# Hash-Table Data Structure

A Hash-Table Data Structure is an associative array that uses a hash function to transform a key into the index (the *hash*) of an array element (the *slot* or *bucket*) where the corresponding value is to be sought.

**AKA:**Hash Map.**Context:**- It can (typically) support a fast Lookup Function.
- It can (often) be a Primitive Data Type in a Programming Language (a Hash Table Data Type).
- It can (typically) implement a Collision Resolution Technique to resolve Data Key Collisions.
- It can (typically) be a Sparse Data Structure.
- It can range from being a Local Hash Table to being a Distributed Hash Table.
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**Example(s):**- a Phone Book.
- a Perl Hash Data Structure (which recently switched to using the MurmurHash function).
- a Bloom Filter Data Structure (based on a bit vector and hash functions) for a Bloom filter.
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**Counter-Example(s):**- a Search Tree.

**See:**Hash Algorithm, Bloom Filter Hash Table, Cache Data Structure.

## References

### 2013

- (Wkipedia, 2013) ⇒ http://en.wikipedia.org/wiki/Hash_table
- In computing, a
**hash table**(also hash map) is a data structure used to implement an associative array, a structure that can map keys to values. A hash table uses a hash function to compute an*index*into an array of*buckets*or*slots*, from which the correct value can be found.Ideally, the hash function will assign each key to a unique bucket, but this ideal situation is rarely achievable in practice (unless the hash keys are fixed; i.e. new entries are never added to the table after it is created). Instead, most hash table designs assume that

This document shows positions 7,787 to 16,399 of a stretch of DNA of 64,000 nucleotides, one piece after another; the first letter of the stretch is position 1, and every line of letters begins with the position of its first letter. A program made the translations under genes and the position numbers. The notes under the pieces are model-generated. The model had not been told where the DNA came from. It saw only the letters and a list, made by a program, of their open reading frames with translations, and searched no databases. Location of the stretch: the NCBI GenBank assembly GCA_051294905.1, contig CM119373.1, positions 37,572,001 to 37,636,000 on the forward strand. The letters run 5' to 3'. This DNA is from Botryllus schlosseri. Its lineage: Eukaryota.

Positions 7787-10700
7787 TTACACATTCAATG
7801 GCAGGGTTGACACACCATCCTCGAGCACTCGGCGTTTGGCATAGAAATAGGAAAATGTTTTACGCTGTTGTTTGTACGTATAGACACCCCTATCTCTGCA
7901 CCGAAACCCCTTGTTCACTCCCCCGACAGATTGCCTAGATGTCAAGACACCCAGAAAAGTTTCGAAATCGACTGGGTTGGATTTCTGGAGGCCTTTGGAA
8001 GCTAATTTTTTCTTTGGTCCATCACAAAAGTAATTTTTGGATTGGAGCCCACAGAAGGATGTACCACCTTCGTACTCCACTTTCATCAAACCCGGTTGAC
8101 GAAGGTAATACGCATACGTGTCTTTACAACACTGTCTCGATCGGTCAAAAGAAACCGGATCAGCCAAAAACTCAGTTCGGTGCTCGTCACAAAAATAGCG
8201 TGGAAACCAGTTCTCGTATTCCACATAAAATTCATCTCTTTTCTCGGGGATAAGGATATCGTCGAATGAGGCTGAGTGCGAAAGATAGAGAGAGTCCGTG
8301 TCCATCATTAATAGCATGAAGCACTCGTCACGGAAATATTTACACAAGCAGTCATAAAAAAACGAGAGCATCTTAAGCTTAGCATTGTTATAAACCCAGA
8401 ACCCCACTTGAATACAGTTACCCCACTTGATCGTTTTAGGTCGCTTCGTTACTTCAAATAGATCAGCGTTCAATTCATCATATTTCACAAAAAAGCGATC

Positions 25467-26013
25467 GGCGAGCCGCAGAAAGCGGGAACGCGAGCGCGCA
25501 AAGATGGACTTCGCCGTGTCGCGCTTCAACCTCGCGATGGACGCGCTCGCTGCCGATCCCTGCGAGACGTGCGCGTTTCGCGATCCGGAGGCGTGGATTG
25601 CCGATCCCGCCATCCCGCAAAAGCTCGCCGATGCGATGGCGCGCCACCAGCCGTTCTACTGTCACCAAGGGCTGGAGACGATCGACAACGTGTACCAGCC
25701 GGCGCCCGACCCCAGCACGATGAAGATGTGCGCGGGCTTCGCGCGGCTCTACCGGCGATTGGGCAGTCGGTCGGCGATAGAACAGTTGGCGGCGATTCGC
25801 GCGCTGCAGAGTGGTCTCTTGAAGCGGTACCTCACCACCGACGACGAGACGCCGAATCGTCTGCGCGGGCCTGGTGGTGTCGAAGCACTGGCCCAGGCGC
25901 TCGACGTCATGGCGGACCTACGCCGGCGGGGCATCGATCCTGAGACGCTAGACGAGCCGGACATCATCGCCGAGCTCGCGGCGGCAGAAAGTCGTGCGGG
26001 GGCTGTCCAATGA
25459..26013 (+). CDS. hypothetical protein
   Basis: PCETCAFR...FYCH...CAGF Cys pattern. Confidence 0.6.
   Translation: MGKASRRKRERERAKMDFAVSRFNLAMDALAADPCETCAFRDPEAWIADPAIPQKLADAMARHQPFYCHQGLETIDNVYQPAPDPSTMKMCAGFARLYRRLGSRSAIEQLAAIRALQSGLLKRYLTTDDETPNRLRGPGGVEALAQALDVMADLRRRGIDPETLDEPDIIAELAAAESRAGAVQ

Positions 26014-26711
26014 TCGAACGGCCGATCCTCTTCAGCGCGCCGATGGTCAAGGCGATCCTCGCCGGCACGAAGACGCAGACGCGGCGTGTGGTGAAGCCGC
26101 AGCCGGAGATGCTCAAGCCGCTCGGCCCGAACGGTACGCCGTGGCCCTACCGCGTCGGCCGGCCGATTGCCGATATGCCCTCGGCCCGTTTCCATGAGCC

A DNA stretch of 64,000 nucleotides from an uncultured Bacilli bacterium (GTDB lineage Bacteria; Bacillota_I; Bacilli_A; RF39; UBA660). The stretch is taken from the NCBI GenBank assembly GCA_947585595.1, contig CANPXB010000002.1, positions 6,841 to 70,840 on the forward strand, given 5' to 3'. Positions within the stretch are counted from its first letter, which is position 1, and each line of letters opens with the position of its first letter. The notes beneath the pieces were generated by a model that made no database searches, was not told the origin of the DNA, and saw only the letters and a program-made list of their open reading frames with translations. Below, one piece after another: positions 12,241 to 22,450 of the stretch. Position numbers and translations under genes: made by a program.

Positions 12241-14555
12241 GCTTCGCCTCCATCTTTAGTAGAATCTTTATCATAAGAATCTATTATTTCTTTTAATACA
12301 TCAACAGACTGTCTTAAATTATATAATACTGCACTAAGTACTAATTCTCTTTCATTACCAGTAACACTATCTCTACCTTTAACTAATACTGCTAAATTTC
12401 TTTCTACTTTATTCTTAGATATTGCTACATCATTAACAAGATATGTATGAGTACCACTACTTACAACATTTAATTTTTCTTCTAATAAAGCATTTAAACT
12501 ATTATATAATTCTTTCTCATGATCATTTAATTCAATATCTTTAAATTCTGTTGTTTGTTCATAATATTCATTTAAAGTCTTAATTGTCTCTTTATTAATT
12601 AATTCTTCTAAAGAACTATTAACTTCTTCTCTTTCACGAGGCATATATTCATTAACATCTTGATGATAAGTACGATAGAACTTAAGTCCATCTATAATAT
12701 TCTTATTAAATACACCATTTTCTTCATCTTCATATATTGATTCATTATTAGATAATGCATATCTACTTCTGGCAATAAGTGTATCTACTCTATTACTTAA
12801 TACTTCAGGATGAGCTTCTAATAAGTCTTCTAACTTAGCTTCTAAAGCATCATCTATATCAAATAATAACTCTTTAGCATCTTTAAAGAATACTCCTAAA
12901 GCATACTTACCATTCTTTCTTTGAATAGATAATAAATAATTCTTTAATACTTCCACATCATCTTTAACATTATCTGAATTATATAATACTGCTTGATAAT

*hash collisions*— different keys that are assigned by the hash function to the same bucket — will occur and must be accommodated in some way.In a well-dimensioned hash table, the average cost (number of instructions) for each lookup is independent of the number of elements stored in the table. Many hash table designs also allow arbitrary insertions and deletions of key-value pairs, at (amortized

^{[1]}) constant average cost per operation.^{[2]}In many situations, hash tables turn out to be more efficient than search trees or any other table lookup structure. For this reason, they are widely used in many kinds of computer software, particularly for associative arrays, database indexing, caches, and sets.

- In computing, a

- ↑ Charles E. Leiserson,
*Amortized Algorithms, Table Doubling, Potential Method*Lecture 13, course MIT 6.046J/18.410J Introduction to Algorithms — Fall 2005 - ↑ Donald Knuth (1998).
*'The Art of Computer Programming'*.**3:***Sorting and Searching**(2nd ed.). Addison-Wesley. pp. 513–558. ISBN 0-201-89685-0.*

### 2013b

- (Wikibooks, 2013) ⇒ http://en.wikibooks.org/wiki/Data_Structures/Hash_Tables
- A
**hash table**, or a hash map, is a data structure that associates*keys*with*values*. The primary operation it supports efficiently is a*lookup*: given a key (e.g. a person's name), find the corresponding value (e.g. that person's telephone number). It works by transforming the key using a hash function into a*hash*, a number that the hash table uses to locate the desired value.

- A